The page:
Heart Alert: Don’t Ignore the Warnings! According to researchers from Boston Univeristy’s Slone Epidemiology Center, one in 10 children uses at least one cough medication during any given week, and younger children are the most frequent users. Just over 10% of children ages 2-5 were given antihistamines, 9.9% were given decongestants and 7% were given cough suppressants. Even more startling, 7.6% of children under age 2 received antihistamines, 5.9% received decongestants and 9.4% received cough suppressants. The Food and Drug Administration issued a Public Health Advisory recommending parents and caregivers not use over the counter cough and cold products to treat children under age 2, announced it was in the process of reviewing whether the warning should be extended to older children (ages 2-11). In October, drug manufacturers announced they were extending the warning to include children ages 4 and younger, a move supported by the FDA. Apparently, some parents have not heard the warnings or are choosing to ignore them.
Diet: School Food Experiment. An experimental program banned candy, scaled back on snacks, handed out raffle tickets when positive food choices were made and spent time teaching good nutrition to teachers, kids and parents. The number of becoming obese dropped to half that of comparable schools that did not implement this program.
Associated Press, April 2008
Exercise: Interval Training. Lack of time is the number one reason people give for not exercising regularly, and lack of results, once they do start a exercising, isn’t far behind. Interval training every other day is a great solution for both of these common complaints. On the days you exercise, try intense bursts with periodic rest (5 minutes of exercise followed by 10 minute rest, repeat this 2-3 times).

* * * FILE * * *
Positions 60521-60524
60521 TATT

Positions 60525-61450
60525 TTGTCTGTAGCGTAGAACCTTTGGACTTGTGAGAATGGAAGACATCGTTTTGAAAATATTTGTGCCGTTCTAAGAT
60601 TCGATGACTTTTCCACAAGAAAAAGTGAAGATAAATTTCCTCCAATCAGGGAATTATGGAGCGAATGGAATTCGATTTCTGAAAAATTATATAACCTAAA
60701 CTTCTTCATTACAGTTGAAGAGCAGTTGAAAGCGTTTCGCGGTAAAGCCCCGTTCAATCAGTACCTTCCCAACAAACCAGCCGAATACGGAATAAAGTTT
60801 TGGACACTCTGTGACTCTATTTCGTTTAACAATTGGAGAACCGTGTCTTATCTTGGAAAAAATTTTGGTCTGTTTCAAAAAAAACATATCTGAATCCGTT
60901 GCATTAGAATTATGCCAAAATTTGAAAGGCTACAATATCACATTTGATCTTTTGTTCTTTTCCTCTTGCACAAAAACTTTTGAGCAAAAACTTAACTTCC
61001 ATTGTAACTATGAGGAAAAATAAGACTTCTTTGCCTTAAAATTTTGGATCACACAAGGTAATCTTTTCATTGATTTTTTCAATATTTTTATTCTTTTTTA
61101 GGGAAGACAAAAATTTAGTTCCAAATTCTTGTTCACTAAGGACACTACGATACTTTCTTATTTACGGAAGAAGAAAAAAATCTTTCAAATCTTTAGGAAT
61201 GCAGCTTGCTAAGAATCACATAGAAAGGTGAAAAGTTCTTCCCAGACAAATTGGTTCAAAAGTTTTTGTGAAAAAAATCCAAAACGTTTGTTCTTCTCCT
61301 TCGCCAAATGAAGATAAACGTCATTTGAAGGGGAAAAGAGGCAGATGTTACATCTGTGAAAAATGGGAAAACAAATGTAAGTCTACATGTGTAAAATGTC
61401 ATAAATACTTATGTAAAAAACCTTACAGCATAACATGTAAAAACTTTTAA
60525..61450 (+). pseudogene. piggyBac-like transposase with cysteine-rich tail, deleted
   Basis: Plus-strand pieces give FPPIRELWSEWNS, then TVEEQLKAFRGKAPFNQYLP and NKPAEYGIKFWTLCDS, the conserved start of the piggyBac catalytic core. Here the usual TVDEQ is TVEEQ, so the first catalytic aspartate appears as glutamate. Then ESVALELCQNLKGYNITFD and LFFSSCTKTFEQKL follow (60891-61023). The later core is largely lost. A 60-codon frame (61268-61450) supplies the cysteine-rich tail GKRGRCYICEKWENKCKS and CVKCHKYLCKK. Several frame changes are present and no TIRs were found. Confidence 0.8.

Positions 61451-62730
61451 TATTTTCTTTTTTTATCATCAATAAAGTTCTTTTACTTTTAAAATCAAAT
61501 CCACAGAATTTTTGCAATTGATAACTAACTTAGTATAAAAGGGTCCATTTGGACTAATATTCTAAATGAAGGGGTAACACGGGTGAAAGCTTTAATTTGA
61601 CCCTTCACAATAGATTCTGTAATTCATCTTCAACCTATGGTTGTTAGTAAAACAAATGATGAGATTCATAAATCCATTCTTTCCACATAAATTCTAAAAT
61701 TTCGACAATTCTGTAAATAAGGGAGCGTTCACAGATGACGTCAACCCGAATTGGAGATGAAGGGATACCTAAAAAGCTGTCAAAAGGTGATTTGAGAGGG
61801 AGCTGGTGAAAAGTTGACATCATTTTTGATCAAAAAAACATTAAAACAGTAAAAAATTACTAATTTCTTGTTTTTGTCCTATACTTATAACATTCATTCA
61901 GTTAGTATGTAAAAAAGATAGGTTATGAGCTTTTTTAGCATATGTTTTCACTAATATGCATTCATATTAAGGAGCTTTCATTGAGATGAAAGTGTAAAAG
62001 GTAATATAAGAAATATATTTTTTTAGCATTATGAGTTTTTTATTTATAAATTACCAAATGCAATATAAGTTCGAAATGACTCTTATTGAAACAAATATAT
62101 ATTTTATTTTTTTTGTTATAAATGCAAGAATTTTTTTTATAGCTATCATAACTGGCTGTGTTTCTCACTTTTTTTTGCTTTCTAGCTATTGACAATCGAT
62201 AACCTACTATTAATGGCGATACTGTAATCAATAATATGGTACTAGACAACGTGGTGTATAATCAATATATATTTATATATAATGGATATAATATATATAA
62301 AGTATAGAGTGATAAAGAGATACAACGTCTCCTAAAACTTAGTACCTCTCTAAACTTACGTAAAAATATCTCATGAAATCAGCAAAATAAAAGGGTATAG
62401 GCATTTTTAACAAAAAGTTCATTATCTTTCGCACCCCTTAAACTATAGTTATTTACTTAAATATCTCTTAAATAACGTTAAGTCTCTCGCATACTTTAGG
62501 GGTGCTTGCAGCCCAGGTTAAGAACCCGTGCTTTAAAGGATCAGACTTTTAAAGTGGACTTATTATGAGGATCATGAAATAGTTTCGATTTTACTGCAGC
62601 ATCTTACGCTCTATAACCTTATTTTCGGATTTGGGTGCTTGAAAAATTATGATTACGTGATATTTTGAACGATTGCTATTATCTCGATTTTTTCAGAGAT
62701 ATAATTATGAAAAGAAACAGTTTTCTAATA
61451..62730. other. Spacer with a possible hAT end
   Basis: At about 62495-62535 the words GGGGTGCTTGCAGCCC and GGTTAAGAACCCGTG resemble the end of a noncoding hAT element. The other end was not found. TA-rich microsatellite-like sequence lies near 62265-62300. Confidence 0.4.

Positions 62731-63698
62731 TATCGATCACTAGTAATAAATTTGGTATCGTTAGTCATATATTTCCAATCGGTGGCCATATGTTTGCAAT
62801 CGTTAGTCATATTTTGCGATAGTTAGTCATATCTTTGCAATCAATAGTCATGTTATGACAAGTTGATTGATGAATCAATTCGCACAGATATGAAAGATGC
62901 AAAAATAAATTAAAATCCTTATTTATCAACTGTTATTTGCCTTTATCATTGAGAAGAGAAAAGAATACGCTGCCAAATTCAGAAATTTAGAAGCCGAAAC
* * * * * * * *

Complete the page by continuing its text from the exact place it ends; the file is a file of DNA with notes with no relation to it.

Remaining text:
American Council on Exercise
Chiropractic: Why Does it Hurt, I Didn’t Have an Accident? Often tissue fatigue is the answer. Overuse of muscles and soft tissue from repetitive motion can cause micro-tears. At a certain point, the tissue simply fails. It is then prone to inflammation and tightness, which cause pain.
Wellness/Prevention: Be Careful With Your Soap! Antibacterial agents: we have become overly obsessed with killing germs in the name of preventing illness. Antibacterial soaps are not only unnecessary, but may be harmful. The FDA classifies Triclosan, the most commonly used antibacterial agent, as a drug. The EPA classifies Triclosan as a pesticide.
Quote: “Each patient carries his own doctor inside him. They come to us not knowing that truth. We are at our best when we give the doctor who resides in each patient a chance to work.”
Albert Schweitzer, MD